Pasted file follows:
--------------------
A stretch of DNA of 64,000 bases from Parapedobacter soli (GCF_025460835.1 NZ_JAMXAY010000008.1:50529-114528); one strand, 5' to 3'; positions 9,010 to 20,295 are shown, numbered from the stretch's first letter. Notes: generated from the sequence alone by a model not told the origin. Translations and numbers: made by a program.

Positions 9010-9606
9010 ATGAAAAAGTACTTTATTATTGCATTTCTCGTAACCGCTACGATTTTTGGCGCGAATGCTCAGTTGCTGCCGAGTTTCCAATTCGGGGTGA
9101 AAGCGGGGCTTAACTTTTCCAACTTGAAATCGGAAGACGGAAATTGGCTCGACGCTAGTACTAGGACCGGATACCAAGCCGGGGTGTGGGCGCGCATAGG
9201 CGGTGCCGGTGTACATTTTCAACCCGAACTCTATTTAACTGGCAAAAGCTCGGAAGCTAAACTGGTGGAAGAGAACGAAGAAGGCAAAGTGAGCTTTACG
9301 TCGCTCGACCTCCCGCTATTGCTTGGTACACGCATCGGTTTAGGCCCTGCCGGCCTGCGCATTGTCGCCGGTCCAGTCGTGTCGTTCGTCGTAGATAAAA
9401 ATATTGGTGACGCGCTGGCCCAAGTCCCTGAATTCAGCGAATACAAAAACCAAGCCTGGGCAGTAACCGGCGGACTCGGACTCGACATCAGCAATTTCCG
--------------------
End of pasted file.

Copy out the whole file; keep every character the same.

A stretch of DNA of 64,000 bases from Parapedobacter soli (GCF_025460835.1 NZ_JAMXAY010000008.1:50529-114528); one strand, 5' to 3'; positions 9,010 to 20,295 are shown, numbered from the stretch's first letter. Notes: generated from the sequence alone by a model not told the origin. Translations and numbers: made by a program.

Positions 9010-9606
9010 ATGAAAAAGTACTTTATTATTGCATTTCTCGTAACCGCTACGATTTTTGGCGCGAATGCTCAGTTGCTGCCGAGTTTCCAATTCGGGGTGA
9101 AAGCGGGGCTTAACTTTTCCAACTTGAAATCGGAAGACGGAAATTGGCTCGACGCTAGTACTAGGACCGGATACCAAGCCGGGGTGTGGGCGCGCATAGG
9201 CGGTGCCGGTGTACATTTTCAACCCGAACTCTATTTAACTGGCAAAAGCTCGGAAGCTAAACTGGTGGAAGAGAACGAAGAAGGCAAAGTGAGCTTTACG
9301 TCGCTCGACCTCCCGCTATTGCTTGGTACACGCATCGGTTTAGGCCCTGCCGGCCTGCGCATTGTCGCCGGTCCAGTCGTGTCGTTCGTCGTAGATAAAA
9401 ATATTGGTGACGCGCTGGCCCAAGTCCCTGAATTCAGCGAATACAAAAACCAAGCCTGGGCAGTAACCGGCGGACTCGGACTCGACATCAGCAATTTCCG